We bought our tickets, maps and rented our headsets and then started the tour by following our noses, almost ignoring the maps altogether. We went through the east gates and turned right first, finding ourselves walking through beautiful gardens and mounting the “Longevity Hill.” This took us up to a beautiful pagoda that overlooked the grounds. Here, we could see the Kunming Lake and the tips of several other ornate pagodas and towers.

The headsets were configured to sense where you were and then provide a brief history lesson about your surroundings while you’re there. The contraption dangled around our necks like backstage passes and the headset fit on one ear. I felt like a security staff person or something and we laughed at the fact that our sensors were spaced differently so that suddenly mine would start talking when Dave’s hadn’t registered yet. It made for some awkward conversation stoppers. I’d have to interrupt what he was saying with: “oops, uh, someone’s talkin’ in my ear again! Sorry!” and then try to concentrate on what was being said.

We found that most of the content of this self-guided tour was replicated on the signs which were written in both English and Chinese. Still, I didn’t mind the storytelling. For just $40 kuai (less than $6 Canadian), I got the luxury of not having to push my way to the front of the crowd to read every sign.

One of the most magnificent structures was the “Tower of the Fragrance of the Buddha” which stretches 41 metres high and is a three-storied octagonal building with four tiers of eaves. The headsets told us that successfully ascending the one-hundred steps leading up to the tower would represent a long life of at least one-hundred years. Since we had come upon this tower from the opposite side, I wondered if descending these steps would have the opposite effect. Let’s hope not!

We walked down them and eventually found ourselves next to the water’s edge and the “Long Corridor.” This is a raised, covered walkway that enabled the Emperor and then the Empress Dowager to walk along the lake without risking the elements. It stretches 728 metres long with 14,000 pictures painted on its ceiling. They are magnificent pictures full of exquisite detail and intricate designs. It is known as the longest painted gallery in the world.

Of course we followed this corridor to its end where we found the stone “boat” pavilion, a structure that was used for leisure and entertainment purposes that looks like a boat but is made entirely of marble and stone — definitely not gearing to float away anytime soon! Behind this ironic relic, we decided to cross over the water by the stone bridge to find out what was on the other side.

What stretched before us then were some of the most beautiful trees I have seen in a long time, the oldest willow and mulberry trees in the Beijing area. The willows were first planted during Qian Long’s reign (1735-1796) and nineteen of these trees still remain. I was touched to see evidence of preservation efforts; a crew was working on one tree while we passed and some of the other trees were propped up with permanent braces as though their age had crippled them and they need canes to stand upright. It struck me as a merciful sight.

On either side of this stone walkway were waterways that were breathtaking. Small inlets with lotus flowers on the right-side or the wide expanse of the Kunming Lake stretching back towards the palace buildings on the left. Small bridges with intricate stone carvings and wide steps. Everything was so beautiful that it was hard not to photograph something new with every step.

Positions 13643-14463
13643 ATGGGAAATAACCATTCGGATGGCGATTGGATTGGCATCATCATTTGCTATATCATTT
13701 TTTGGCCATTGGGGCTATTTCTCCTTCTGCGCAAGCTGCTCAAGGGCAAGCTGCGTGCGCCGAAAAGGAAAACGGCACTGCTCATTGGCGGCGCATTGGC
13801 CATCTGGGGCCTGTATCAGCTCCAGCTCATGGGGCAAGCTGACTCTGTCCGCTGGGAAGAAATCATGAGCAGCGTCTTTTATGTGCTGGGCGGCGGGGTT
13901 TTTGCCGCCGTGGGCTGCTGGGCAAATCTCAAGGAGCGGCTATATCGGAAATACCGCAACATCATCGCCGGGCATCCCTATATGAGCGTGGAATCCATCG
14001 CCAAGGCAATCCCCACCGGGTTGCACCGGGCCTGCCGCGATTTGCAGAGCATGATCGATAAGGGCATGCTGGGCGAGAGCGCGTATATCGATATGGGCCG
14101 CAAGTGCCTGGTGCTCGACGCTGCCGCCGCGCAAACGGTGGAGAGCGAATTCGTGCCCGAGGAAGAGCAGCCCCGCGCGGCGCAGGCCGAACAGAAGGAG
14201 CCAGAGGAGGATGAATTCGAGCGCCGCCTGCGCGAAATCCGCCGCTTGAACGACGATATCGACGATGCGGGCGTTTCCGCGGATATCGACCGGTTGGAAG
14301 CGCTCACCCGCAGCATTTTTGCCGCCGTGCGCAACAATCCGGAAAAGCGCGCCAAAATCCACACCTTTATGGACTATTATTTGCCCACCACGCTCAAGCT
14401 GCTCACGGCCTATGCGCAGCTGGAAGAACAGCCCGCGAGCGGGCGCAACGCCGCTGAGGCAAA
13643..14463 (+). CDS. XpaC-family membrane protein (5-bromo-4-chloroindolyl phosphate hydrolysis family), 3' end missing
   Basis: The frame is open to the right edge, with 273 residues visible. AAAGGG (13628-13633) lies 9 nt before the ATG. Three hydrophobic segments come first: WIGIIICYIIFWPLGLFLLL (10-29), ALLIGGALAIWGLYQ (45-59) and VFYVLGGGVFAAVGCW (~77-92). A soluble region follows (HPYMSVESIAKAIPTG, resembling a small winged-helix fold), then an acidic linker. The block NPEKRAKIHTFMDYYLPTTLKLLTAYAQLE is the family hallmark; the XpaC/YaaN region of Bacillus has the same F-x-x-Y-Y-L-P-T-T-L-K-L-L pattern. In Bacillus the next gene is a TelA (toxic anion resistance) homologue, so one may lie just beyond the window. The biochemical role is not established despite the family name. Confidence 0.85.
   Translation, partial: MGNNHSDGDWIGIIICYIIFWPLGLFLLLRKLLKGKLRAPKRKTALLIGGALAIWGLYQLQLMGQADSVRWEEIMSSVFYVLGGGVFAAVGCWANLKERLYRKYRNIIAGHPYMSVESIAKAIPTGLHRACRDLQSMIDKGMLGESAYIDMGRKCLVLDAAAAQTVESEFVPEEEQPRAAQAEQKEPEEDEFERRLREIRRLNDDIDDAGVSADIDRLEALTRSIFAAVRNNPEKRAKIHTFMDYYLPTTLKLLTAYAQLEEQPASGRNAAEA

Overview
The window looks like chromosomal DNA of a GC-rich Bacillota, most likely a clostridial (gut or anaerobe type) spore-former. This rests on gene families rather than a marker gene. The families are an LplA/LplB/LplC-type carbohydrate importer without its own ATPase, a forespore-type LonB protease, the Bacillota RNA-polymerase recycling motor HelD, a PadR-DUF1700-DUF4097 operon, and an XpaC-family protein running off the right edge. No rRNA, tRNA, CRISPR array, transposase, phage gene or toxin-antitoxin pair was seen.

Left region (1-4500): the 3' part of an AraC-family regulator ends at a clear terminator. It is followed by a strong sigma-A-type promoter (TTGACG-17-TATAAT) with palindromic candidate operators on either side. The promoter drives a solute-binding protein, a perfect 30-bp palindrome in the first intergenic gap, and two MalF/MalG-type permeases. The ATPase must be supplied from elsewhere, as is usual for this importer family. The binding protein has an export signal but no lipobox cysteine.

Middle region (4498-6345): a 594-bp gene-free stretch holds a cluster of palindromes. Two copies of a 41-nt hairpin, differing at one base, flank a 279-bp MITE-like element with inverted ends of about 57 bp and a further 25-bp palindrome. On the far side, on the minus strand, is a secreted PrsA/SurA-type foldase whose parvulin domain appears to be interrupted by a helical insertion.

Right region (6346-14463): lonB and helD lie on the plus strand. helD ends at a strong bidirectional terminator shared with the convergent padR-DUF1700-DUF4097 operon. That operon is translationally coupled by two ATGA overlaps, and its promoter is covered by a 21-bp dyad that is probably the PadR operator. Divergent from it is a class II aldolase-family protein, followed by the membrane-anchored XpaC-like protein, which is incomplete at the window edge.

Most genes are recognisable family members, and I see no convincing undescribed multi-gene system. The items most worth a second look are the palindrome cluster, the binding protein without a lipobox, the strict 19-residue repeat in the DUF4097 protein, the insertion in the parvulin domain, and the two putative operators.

It was about here that I started to get really tired. We had walked endlessly and the beauty was remarkable, but I was losing my ability to concentrate and take any more in. We hopped in a boat that took (weary) people across the lake rather than having to walk around and then we checked out just a few more buildings that we’d missed in the beginning before returning our headsets and heading home.

One of the last buildings we entered was one that housed an old car that was bought for the Empress Dowager and is purported to be an early Benz. It was surrounded by four rickshaws and on display behind iron bars. On the other side of this room were several personal items of the Empress Dowager’s including her famous portrait and a few pianos and pieces of furniture.

Two young girls on either side of these displays stood in period costumes including (what appeared to be) extremely uncomfortable high-heeled shoes. They had wide headdresses and looked gorgeous in their outfits, but their eyes were tired and bored and I wanted to take them by the hand and lead them out of there. What a job to have to stand there and be beautiful all day, smiling for photographs and pacing slowly behind iron bars! Of course, I didn’t take their pictures. I smiled at them with a look of sympathy and I received a flash of appreciation from one of the girls, as though she registered my meaning. I wish I’d had something to offer them, but all I could give them was my shy retreat and the silent respect of a lowered camera lens.

When we hopped in a cab for “home,” I was ready for a long nap – being a tourist is exhausting! I highly recommend seeing this landmark, though, because it felt like a moment of countryside in the middle of a bustling city. It’s wonderful that Beijing has preserved such a stunning site. The Summer Palace should definitely be on your list of places to see if you’re passing through Beijing.

(This is us posing before the famous statue of the Bronz Ox, said to be the controller of floods. It was cast during Qian Long’s reign, 1735-1796.)